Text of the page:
Depending on your approach or the size of the prospective client and likelihood of closing, you can further personalize the experience to fit their interests. This will take more time to prepare, but your final product demo will be keenly researched and demonstrate exactly how you can offer help.

Regardless of how you customize your demo per client, there is an overall structure every product demo should follow so that you don't miss anything.

How to Perform a Sales Demo

Performing a sales demo is all about checking your list and listening to your prospect. Once you've got the key steps down, everything else will come naturally. You want it to be an informative conversation for both you and your prospective client, after all. The goal is always relationship building, as you can then upsell and ensure that they remain a client over time.

Here are the key steps to perform a sales or product demo:

Introduce the Product

You start off by introducing the product. Typically, the lead has already had a brief introduction through your outreach or your website, so they'll have an idea.

The goal here is to remind them succinctly of what your product or service is, and how it fits into their needs.

When starting a demo, however, don't be afraid to begin with a conversation first. Diving right into the demo itself can be a bit jarring, and you're aiming for a long-standing relationship. Get to know your prospect a bit, ask them where they're calling from, how they spent their weekend, or how their day is going.

Let them set the pace a bit before you start.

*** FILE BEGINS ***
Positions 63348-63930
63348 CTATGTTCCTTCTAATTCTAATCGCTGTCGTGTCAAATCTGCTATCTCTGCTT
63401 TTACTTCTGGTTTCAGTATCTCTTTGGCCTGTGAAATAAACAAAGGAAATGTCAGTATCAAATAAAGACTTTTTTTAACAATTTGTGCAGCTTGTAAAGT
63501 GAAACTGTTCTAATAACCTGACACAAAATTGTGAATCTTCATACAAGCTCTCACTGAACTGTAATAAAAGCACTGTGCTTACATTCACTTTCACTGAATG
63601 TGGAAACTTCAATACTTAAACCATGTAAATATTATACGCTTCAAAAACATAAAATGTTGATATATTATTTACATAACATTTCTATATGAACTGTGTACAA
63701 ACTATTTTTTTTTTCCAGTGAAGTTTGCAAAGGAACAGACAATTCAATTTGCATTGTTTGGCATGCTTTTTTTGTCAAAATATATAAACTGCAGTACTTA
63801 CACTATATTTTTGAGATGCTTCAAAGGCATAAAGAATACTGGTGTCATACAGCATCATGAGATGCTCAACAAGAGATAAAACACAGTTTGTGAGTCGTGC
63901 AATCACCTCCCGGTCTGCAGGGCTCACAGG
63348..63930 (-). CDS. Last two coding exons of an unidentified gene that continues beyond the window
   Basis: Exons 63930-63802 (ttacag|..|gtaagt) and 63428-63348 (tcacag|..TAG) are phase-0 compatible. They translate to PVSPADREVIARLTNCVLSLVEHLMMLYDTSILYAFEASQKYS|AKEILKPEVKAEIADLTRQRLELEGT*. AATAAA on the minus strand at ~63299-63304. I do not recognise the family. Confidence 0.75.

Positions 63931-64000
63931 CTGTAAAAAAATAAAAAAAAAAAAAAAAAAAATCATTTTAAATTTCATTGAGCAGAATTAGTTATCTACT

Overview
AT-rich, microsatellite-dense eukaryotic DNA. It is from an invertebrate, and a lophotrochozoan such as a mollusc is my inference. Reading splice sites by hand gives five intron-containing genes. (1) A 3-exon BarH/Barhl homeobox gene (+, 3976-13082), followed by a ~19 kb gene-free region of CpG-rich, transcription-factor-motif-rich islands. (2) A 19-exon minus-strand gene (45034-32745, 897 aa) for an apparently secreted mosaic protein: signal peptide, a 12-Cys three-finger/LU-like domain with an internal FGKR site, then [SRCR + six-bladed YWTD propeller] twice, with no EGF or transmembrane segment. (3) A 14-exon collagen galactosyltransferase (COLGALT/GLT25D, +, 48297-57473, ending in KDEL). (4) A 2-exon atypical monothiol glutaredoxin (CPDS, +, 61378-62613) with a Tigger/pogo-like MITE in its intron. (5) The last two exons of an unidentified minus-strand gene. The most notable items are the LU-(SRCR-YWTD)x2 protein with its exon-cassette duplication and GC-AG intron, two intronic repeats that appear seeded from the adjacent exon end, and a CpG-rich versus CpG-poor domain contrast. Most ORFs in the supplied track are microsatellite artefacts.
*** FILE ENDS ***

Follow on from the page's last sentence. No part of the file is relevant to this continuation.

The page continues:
Highlight Key Features

Once you've reminded your prospect of the product or service they're here to learn about, highlight its key features. If you do your homework on each prospect you have a call with, this is a good moment to tailor it to them.

Sometimes, a product or service can cover a variety of features that are more relevant to some than others. You can be selective about what features fit each customer best if you know them, or simply highlight them all of it is a very straightforward solution.

Show Product in Action

Next, you can show your product in action.

Whether that is watching a few videos of robots in action or, often in the world of SaaS, diving into the dashboard of cloud-based software, it depends on your product. The best approach tends to be as hands-on as possible, as you are showing off everything that you've been building up.

Focusing on the key features and how they work is the main goal.

However, you do want to keep some level of mystery to ensure your lead comes back to you or asks questions. And this is a key part of the process.

Listen to the Lead & Address Pain Points

While a sales or product demo is a great moment to truly take your time and show off your product or service, you always want to encourage conversation, comments, or questions from your prospect.

Through that rapport, you both truly learn more about each other and can establish a long-lasting relationship. By listening to them and encouraging them to ask questions, you can also demonstrate how your product or service solves their pain points.